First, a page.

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Venerated as the Elephant God, Lord Ganesha is the son of Shiva and Parvati. Widely known as Ganapati or Vinayaka, Ganesha is worshipped before the start of rituals and ceremonies and before undertaking any auspicious event or occasion. He is endowed with various attributes and revered as the remover of obstacles.
Ganesha is depicted in various postures with the head of an elephant and a big belly. He is typically seen with four arms holding an axe in one upper arm and a noose in the other upper arm. In most instances, He holds his own broken tusk in one hand with his trunk turned to the left sampling a delicacy held in his lower left hand. He is portrayed at all times with a mouse by his side which is said to be his vehicle.
Lord Ganesha is typically said to have taken 8 forms to restore peace and harmony in the world with each form taking on a separate and individual significance of its own. Thus He is widely worshipped as:
Legend has it that Lord Ganesha was created by Goddess Parvati from clay to guard the entrance while she was having a bath. When Lord Shiva arrived, he was confronted by this little boy who refused him entry. Shiva was enraged and there ensued a terrible battle where eventually Shiva severed Ganesh’s head. When Parvati heard of this, she was enraged and set about destroying the entire Cosmos. Lord Brahma the Creator, placated her and made her reconsider her plan, but only if two conditions were met: one, that Ganesha be brought back to life, and two, that he be worshiped first before all other Gods. Shiva agrees to Parvati’s conditions and sends Brahma out to bring back the head of the first creature he encounters that is lying with its head facing north. Brahma returns with the head of a strong and powerful elephant, which Shiva places onto Ganesha’s body. Breathing new life into him, Shiva accepts Ganesha as his own son and accords him the status of being foremost among the Gods.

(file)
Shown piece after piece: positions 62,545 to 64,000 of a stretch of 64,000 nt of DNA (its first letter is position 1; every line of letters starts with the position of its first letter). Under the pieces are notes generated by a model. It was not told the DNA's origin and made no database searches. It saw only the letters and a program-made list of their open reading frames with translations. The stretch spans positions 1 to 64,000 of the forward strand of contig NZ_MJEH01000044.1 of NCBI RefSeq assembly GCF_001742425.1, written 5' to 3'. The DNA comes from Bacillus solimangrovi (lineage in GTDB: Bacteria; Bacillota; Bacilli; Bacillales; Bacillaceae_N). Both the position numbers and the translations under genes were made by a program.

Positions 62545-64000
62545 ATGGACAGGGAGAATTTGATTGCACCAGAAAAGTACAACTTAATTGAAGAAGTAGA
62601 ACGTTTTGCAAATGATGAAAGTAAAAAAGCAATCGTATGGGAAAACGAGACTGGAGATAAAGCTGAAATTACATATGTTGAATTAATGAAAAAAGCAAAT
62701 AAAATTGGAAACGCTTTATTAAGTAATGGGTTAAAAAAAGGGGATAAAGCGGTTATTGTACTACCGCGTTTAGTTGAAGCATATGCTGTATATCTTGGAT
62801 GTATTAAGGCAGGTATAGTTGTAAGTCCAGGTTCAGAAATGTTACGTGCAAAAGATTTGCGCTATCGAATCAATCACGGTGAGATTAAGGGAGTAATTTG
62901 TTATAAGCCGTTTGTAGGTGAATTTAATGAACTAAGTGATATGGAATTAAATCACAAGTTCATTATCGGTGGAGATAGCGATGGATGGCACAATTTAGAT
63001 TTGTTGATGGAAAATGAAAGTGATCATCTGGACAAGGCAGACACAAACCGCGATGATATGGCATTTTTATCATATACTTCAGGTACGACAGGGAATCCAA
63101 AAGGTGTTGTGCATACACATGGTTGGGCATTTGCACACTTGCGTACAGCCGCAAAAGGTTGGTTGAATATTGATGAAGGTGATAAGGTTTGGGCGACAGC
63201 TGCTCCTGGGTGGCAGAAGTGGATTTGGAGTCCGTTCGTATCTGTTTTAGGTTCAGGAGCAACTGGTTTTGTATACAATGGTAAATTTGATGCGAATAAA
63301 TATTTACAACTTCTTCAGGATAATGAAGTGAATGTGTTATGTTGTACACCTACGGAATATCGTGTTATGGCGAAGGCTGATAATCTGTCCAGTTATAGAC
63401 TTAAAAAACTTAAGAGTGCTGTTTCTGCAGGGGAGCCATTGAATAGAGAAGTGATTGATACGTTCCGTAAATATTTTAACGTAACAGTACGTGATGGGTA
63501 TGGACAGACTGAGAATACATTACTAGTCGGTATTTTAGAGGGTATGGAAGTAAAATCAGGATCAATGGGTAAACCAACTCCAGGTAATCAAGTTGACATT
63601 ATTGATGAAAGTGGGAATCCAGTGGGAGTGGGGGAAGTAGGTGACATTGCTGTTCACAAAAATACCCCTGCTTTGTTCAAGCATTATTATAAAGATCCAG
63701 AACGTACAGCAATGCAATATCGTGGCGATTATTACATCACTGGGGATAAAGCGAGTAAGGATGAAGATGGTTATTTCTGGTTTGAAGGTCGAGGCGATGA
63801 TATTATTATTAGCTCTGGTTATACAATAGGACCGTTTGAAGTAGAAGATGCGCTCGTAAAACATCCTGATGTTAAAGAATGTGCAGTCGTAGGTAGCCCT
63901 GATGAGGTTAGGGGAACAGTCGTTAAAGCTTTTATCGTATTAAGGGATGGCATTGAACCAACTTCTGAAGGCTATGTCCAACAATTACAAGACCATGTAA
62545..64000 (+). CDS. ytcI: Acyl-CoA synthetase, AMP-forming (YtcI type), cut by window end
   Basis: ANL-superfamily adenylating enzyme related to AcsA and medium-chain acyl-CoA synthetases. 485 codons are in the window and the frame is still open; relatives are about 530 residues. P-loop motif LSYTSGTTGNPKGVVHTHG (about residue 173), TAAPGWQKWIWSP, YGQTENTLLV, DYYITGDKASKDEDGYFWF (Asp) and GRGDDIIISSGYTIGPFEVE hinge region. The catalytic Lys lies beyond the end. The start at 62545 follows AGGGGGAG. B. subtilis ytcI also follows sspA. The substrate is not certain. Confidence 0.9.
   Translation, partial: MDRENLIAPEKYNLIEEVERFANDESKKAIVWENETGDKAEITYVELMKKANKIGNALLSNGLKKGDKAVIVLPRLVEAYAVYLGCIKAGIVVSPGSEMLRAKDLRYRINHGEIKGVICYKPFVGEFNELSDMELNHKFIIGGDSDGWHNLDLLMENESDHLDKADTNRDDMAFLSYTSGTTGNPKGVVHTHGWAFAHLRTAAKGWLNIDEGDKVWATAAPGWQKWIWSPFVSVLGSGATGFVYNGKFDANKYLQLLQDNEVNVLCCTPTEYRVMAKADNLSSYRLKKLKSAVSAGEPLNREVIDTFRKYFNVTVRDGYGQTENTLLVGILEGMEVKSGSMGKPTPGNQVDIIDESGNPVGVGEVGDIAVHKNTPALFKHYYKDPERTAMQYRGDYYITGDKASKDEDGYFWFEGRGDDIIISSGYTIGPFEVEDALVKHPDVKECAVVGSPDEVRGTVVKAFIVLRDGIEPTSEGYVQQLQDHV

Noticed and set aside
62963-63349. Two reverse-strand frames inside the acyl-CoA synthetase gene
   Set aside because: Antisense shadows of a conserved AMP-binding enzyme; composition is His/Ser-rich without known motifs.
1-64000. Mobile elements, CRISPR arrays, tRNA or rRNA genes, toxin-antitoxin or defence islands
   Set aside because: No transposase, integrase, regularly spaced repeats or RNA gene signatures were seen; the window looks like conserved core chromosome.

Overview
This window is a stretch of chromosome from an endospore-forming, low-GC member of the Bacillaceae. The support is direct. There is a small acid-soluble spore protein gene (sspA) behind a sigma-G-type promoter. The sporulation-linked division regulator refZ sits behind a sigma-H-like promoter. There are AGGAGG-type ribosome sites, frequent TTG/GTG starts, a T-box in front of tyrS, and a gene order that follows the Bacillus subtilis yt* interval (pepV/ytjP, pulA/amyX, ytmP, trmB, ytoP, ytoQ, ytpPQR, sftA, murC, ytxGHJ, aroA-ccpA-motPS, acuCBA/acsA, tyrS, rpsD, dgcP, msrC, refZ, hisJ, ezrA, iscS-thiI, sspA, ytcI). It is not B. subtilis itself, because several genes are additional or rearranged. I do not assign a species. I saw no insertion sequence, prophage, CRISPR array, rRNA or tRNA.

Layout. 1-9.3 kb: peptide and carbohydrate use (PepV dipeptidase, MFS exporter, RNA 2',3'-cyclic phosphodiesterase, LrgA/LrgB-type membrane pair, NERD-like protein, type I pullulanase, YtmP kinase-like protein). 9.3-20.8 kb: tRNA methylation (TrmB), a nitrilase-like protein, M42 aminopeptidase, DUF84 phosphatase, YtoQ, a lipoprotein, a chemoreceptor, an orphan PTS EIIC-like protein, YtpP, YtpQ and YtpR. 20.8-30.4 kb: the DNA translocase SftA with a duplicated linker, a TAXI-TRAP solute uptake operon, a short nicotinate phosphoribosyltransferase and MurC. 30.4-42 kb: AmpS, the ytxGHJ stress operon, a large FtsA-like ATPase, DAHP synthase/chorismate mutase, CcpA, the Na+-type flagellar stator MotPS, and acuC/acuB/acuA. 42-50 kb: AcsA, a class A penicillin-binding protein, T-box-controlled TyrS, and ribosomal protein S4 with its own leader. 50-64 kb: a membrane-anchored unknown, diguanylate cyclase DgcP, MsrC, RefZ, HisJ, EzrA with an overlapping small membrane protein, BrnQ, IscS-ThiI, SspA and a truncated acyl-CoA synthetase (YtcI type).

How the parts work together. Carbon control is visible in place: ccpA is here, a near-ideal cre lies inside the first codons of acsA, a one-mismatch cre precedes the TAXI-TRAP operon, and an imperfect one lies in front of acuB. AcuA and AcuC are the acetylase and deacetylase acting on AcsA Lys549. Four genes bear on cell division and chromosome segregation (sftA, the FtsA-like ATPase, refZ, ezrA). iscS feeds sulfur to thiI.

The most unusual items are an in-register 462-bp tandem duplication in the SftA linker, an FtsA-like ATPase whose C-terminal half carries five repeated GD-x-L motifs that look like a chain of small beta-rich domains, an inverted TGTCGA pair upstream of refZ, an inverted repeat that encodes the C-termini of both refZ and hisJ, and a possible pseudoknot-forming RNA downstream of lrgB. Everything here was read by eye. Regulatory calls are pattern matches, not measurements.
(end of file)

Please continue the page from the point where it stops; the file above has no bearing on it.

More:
Lord Ganesha’s birthday, Vinayak Chaturthi, is celebrated with pomp and gaiety across the length and breadth of the country and the festival extends for a period of upto 11 days. Intricately moulded clay images festooned with red flowers and red sandalwood paste with colorfully decorated umbrellas beside it, are placed on pedestals and worshipped. Offerings of modaks and laddus are made to the Lord and free food known as Prasadam is distributed to devotees. The Idol is then taken in a procession to the nearest water body and immersed with great reverence and respect.
Offering prayer to Lord Ganesh is said to remove obstacles,and he is worshipped before undertaking any new venture such as starting a business or even buying a vehicle. Devotees sincerely pray to Lord Ganesh to protect against adversity, dispel fear and to gain material prosperity and success in life. The Ganesha statue with trunk on the right side is called as 'Siddhi Vinayaka'. It is believed that worshipping this form of the Lord in the right way is said to bring about quick results.
The sacred scriptures prescribe fire ceremony, Abishekam (hydration ceremony), Pooja/Archana (Light and Sound ceremony), Yantra and Mantra (special sounds) as the ways to offer your prayer to the divine. Out of these, fire ceremony is the most evolved spiritual technology on earth to connect with the divine beings. Participate in the remedial services to clear your karma and receive the blessings.